The BLACK+DECKER's score dropped back down for this series of tests, earning a 4 out of 10. This was based on the quality of hummus, applesauce, nut butter, and tomato sauce, as judged by our panel of tasters. We also did a leak test with the bowl filled to the maximum line with water.
This model produced the worst hummus of the group, creating hummus that was by far the coarsest in texture after two and a half minutes of pureeing. It took close to an additional five minutes of pureeing time before the hummus was even close to being as smooth of some of the other models. This model also did a subpar job at grinding nut butter, requiring periodic scrapes of a spatula to help it on its way. We did note that this model is exceptionally loud, measuring in at 92.5 dBA about 3' away. In addition, it took about 25 minutes to complete, so making nut butter is not a task to be undertaken lightly with the BLACK+DECKER.
Both applesauce and tomato sauce were slightly below average, leaving a decent number of chunky bits of tomato and an entire apple slice un-pureed. This model did leak, with water slowly dripping out and water splashing out through the lid seam occasionally.
Continuing its downward trend, the BLACK+DECKER performed worse at shredding than pureeing, deserving a meager 3 out of 10. We evaluated its shredding capabilities with cheese, potatoes, and carrots, as well as compared the adjustability of shredding settings to the other models.
This model only offers a medium shred setting, and the feed tube was too small to fit a 2lb block of cheese, requiring us to slice it in half lengthwise. A large portion of the cheese crumbled, rather than shredded and there were copious amounts stuck in the space between the lid and the shredding disc. However, the 50% of the cheese that shredded properly was of acceptable quality, though the machine sounded like it might break throughout this.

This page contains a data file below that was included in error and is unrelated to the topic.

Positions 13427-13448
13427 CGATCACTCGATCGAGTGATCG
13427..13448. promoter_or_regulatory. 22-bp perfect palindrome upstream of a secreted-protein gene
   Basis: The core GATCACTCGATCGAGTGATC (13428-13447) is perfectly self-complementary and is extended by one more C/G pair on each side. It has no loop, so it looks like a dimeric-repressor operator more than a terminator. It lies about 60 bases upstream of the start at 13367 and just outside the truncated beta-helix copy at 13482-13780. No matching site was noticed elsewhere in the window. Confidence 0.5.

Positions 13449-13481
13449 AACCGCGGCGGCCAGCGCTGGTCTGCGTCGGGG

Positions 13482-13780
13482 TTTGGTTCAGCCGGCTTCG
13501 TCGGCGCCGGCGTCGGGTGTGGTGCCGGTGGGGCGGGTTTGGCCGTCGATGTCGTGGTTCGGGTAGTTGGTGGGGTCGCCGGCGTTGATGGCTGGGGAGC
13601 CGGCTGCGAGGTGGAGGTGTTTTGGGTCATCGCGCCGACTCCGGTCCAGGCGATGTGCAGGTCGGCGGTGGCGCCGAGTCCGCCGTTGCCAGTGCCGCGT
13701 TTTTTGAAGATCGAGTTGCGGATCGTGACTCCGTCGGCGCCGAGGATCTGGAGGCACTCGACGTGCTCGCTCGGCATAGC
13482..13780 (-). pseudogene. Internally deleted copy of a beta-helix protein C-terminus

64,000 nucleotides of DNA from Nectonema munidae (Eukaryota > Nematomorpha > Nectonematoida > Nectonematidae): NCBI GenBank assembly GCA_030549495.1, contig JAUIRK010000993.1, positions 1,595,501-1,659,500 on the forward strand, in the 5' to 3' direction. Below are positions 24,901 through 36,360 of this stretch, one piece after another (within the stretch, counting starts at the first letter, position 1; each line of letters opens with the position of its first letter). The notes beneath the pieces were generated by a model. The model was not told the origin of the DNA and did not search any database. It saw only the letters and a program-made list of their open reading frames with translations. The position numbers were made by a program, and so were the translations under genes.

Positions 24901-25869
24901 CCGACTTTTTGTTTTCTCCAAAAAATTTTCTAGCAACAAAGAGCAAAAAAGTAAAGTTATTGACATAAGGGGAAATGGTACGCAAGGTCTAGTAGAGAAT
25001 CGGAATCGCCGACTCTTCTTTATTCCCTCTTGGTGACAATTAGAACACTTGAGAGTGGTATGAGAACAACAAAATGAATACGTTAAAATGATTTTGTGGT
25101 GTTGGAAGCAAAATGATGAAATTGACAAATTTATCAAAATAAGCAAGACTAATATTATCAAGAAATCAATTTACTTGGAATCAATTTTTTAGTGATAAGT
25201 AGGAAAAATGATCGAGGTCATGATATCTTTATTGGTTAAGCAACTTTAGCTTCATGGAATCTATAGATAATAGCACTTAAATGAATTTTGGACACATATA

The quality of shredded potatoes and carrots dropped significantly, with extremely inconsistently sized, flimsy shreds being produced. There were also large chunks of both foodstuffs remaining in the gap between lid and shredding disc.
The BLACK+DECKER did marginally better at slicing than shredding, but only enough to boost its score a single point to a 4 out of 10 for this metric. The tests were practically identical to shredding, with the substitution of tomatoes and zucchini for cheese and carrots.
This model once again has no adjustability for size, and the feed tube did fit most of our tomatoes, though it was too small for the largest one. The sliced tomatoes weren't bad, ranking about average, and weren't completely mutilated or mangled.
Performance fell when it came to slicing potatoes or zucchini, creating slices that had a wide range in thickness with tapered cuts.
This model improved again, earning a 5 out of 10 for its ease of cleaning. The bowl, lid, blades, and discs are all dishwasher safe, though for the top shelf only. The blade was relatively easy to clean by hand, though the smooth texture made it a little hard to hold onto when it was all soaped up. The bowl didn't have any particularly troublesome spots to clean, but its smaller size added a little difficulty to the process. The lid wasn't bad, though there is a small gap between the edge of the lid and where the feed tube intersects that can be quite difficult to get a sponge or brush, allowing some food scraps to be overlooked.
There are better value option out there, but this is the least expensive model that made the cut for our review, making it something to look at if you are on the tightest of budgets for your kitchen appliances.
All in all, the BLACK+DECKER is an inexpensive model that doesn't really impress. It faltered at many tests, but it did shred, slice, and chop food — even if the quality was lacking. It might be an acceptable option for infrequent use, or if you know you are only going to be doing one of the tasks that the BLACK+DECKER didn't struggle with.
— David Wise and Austin Palmer